Assuming an 800x600 display: no image should have a final size greater than either 800 pixels wide or 600 pixels high. A logo that will be placed at the bottom of a slide may only need to be 150 pixels wide. Bear all this in mind before you start...
Now you know what size image you need (approximately) you can start scanning.
Your initial scan should be around 4x larger than the final image - generally 'the bigger the better'
This gives you some extra data to play with...
When you optimise the image (particularly when getting rid of blemishes, scratches etc) the additional pixels allow much more subtle editing.
1. Throw away anything you don't need - use the crop tool to trim any excess area that you scanned
2. Levels: sort out the light and dark. This is normally the single biggest improvement to any image. Try 'autolevels' first (under Image, Adjust, Auto Levels, or Shift+Ctrl+L) If you don't like the result click Edit, Undo or Ctrl+Z and then do it by hand Go to Image, Adjust, Levels, or Ctrl+L and move the three little sliders around under the histogram. This is a purely subjective operation but generally you want the blacks black, the whites white and then shift the bit in the middle until it's as good as it gets...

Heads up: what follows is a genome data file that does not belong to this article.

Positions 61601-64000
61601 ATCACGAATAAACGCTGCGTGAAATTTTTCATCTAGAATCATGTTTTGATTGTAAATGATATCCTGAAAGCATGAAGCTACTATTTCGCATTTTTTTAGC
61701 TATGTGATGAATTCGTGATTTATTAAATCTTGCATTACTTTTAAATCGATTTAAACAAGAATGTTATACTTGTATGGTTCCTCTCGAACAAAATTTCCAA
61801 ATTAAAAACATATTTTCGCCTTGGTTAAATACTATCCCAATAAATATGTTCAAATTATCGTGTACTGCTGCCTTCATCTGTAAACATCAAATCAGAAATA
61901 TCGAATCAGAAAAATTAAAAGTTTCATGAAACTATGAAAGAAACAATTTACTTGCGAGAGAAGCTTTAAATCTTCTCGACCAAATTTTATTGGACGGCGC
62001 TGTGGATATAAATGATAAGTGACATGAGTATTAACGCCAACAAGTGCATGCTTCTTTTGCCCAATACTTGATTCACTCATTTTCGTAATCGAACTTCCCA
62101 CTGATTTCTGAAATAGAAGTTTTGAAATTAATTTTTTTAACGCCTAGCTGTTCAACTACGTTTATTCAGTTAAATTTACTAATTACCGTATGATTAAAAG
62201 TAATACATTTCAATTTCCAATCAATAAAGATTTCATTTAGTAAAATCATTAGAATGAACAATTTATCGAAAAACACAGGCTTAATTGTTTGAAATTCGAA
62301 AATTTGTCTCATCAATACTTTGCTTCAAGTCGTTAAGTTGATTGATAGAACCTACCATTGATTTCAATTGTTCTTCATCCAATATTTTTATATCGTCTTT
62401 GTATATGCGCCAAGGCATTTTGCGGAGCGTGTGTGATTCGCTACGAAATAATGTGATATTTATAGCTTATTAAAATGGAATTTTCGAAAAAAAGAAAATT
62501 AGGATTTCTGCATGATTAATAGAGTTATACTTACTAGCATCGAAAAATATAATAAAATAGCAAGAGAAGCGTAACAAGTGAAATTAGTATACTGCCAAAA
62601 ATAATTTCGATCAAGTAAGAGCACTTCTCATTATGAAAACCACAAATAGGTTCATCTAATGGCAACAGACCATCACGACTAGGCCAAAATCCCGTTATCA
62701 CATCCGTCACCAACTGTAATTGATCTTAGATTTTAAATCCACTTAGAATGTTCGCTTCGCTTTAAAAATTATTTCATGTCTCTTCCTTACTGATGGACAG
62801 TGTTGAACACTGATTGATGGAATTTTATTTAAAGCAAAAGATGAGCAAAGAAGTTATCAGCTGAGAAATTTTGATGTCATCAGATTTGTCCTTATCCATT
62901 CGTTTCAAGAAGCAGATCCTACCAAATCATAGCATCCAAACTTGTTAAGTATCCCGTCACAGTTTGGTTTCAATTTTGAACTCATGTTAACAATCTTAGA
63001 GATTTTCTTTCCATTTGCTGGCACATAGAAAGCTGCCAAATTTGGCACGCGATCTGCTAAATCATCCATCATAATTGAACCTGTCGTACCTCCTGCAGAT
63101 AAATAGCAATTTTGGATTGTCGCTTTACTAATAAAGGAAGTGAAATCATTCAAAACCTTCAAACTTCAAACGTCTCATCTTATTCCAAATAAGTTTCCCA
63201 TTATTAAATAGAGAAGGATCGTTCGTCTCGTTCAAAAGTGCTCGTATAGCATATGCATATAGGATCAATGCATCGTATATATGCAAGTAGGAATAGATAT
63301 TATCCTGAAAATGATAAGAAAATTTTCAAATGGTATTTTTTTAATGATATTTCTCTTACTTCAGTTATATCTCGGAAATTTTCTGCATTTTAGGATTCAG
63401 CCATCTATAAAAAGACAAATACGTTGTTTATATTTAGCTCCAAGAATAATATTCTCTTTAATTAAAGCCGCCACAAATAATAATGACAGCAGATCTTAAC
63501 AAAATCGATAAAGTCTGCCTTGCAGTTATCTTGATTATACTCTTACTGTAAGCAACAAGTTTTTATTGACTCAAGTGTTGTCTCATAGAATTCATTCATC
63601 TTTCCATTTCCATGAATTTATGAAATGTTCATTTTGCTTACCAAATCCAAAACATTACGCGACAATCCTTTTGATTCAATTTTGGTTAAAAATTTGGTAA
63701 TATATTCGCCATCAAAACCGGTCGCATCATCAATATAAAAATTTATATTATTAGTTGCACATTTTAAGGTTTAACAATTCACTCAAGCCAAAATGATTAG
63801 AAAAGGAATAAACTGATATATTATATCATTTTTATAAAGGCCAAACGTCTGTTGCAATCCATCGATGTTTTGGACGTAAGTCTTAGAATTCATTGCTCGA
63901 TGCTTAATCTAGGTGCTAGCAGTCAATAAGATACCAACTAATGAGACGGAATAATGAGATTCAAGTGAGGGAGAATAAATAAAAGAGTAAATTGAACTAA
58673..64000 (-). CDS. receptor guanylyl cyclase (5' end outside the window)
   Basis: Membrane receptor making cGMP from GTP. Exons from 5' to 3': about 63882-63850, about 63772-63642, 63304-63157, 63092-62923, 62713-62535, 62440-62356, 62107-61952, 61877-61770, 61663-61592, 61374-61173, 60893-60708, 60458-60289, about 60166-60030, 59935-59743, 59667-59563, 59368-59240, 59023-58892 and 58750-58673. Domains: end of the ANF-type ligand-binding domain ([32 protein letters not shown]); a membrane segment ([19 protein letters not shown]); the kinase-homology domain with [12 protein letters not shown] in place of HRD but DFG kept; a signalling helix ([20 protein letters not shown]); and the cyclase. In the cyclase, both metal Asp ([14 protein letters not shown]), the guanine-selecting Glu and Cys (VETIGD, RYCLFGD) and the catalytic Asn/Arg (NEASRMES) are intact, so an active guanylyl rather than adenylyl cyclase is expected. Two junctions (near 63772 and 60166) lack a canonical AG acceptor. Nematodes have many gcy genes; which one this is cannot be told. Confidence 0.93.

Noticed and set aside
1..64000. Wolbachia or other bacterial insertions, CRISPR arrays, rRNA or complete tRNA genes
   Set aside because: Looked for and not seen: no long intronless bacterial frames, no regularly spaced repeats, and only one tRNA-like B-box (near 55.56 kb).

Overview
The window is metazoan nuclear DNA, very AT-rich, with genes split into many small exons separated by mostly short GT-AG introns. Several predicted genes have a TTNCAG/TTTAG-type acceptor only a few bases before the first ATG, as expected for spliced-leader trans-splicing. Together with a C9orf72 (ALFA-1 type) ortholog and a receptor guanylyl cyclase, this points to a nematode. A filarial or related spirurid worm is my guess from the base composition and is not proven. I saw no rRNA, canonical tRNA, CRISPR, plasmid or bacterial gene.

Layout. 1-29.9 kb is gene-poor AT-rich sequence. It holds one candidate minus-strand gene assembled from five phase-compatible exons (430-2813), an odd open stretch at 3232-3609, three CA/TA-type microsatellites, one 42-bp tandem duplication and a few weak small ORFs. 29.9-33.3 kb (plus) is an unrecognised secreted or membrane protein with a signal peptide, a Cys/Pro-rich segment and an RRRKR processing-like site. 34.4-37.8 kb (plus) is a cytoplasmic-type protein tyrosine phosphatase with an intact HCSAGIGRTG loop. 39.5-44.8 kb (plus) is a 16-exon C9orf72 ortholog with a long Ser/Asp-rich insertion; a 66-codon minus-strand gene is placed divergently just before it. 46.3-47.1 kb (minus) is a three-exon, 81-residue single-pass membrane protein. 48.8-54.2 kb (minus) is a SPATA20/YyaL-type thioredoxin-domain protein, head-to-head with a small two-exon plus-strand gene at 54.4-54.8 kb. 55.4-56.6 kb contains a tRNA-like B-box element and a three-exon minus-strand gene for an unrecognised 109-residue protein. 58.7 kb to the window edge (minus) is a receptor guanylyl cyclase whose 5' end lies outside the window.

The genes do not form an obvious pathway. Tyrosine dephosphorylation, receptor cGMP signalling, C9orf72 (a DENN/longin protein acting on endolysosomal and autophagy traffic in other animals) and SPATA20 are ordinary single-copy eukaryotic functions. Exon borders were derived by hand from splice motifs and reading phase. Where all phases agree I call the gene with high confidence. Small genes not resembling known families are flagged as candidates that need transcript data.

3. Colour balance: if the colours need general adjustment (particularly when you're scanning transparencies) select Image, Adjust, Colour Balance, or Ctrl+B and add or subtract until it looks better